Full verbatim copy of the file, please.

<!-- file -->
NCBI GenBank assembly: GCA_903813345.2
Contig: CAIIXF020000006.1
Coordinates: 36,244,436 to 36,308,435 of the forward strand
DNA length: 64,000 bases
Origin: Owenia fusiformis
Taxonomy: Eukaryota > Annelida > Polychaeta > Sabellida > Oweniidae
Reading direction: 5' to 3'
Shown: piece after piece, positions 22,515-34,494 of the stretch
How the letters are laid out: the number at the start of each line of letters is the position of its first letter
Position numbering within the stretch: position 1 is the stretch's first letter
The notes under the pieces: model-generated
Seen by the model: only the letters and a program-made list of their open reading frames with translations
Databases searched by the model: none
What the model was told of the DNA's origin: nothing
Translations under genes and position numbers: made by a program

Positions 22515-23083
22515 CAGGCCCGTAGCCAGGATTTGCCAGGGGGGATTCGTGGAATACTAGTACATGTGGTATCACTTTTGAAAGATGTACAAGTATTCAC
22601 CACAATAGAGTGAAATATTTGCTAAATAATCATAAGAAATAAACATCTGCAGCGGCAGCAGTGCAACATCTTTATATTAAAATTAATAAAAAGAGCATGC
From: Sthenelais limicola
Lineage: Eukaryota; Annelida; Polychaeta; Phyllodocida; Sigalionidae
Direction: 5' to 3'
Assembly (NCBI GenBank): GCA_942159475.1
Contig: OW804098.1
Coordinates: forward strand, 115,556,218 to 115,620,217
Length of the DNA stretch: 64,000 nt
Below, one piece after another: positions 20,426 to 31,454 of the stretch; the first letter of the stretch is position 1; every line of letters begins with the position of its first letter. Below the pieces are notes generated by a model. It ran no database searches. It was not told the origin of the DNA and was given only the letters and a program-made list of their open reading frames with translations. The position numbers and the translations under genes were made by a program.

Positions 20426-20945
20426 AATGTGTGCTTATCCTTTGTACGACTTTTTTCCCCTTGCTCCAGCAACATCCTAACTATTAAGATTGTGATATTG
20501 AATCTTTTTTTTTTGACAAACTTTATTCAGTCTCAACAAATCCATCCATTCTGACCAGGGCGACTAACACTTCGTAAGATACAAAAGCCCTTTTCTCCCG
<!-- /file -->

NCBI GenBank assembly: GCA_903813345.2
Contig: CAIIXF020000006.1
Coordinates: 36,244,436 to 36,308,435 of the forward strand
DNA length: 64,000 bases
Origin: Owenia fusiformis
Taxonomy: Eukaryota > Annelida > Polychaeta > Sabellida > Oweniidae
Reading direction: 5' to 3'
Shown: piece after piece, positions 22,515-34,494 of the stretch
How the letters are laid out: the number at the start of each line of letters is the position of its first letter
Position numbering within the stretch: position 1 is the stretch's first letter
The notes under the pieces: model-generated
Seen by the model: only the letters and a program-made list of their open reading frames with translations
Databases searched by the model: none
What the model was told of the DNA's origin: nothing
Translations under genes and position numbers: made by a program

Positions 22515-23083
22515 CAGGCCCGTAGCCAGGATTTGCCAGGGGGGATTCGTGGAATACTAGTACATGTGGTATCACTTTTGAAAGATGTACAAGTATTCAC
22601 CACAATAGAGTGAAATATTTGCTAAATAATCATAAGAAATAAACATCTGCAGCGGCAGCAGTGCAACATCTTTATATTAAAATTAATAAAAAGAGCATGC
From: Sthenelais limicola
Lineage: Eukaryota; Annelida; Polychaeta; Phyllodocida; Sigalionidae
Direction: 5' to 3'
Assembly (NCBI GenBank): GCA_942159475.1
Contig: OW804098.1
Coordinates: forward strand, 115,556,218 to 115,620,217
Length of the DNA stretch: 64,000 nt
Below, one piece after another: positions 20,426 to 31,454 of the stretch; the first letter of the stretch is position 1; every line of letters begins with the position of its first letter. Below the pieces are notes generated by a model. It ran no database searches. It was not told the origin of the DNA and was given only the letters and a program-made list of their open reading frames with translations. The position numbers and the translations under genes were made by a program.

Positions 20426-20945
20426 AATGTGTGCTTATCCTTTGTACGACTTTTTTCCCCTTGCTCCAGCAACATCCTAACTATTAAGATTGTGATATTG
20501 AATCTTTTTTTTTTGACAAACTTTATTCAGTCTCAACAAATCCATCCATTCTGACCAGGGCGACTAACACTTCGTAAGATACAAAAGCCCTTTTCTCCCG